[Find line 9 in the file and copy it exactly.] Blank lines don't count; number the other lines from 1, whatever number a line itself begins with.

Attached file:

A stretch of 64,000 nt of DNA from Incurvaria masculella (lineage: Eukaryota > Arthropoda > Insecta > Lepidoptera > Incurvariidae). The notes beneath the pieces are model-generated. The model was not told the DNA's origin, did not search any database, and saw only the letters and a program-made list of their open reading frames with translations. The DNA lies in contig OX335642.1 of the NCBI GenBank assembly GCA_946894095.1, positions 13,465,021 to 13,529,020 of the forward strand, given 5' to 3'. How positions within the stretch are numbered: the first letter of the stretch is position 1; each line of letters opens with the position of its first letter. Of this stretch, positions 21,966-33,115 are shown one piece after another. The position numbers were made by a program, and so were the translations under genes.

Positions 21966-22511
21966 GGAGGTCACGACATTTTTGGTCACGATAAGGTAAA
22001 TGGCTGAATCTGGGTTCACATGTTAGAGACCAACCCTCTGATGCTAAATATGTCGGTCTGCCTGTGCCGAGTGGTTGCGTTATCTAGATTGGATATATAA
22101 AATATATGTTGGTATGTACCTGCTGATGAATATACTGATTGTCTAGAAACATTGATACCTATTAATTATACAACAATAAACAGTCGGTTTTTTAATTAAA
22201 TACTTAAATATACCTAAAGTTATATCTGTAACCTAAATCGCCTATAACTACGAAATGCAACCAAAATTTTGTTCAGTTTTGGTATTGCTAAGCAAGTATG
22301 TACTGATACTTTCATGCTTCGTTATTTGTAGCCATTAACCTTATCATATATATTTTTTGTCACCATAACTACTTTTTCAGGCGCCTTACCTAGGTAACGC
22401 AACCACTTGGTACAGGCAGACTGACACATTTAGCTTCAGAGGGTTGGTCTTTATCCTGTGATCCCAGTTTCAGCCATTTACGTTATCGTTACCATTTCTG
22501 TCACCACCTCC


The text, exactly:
22501 TCACCACCTCC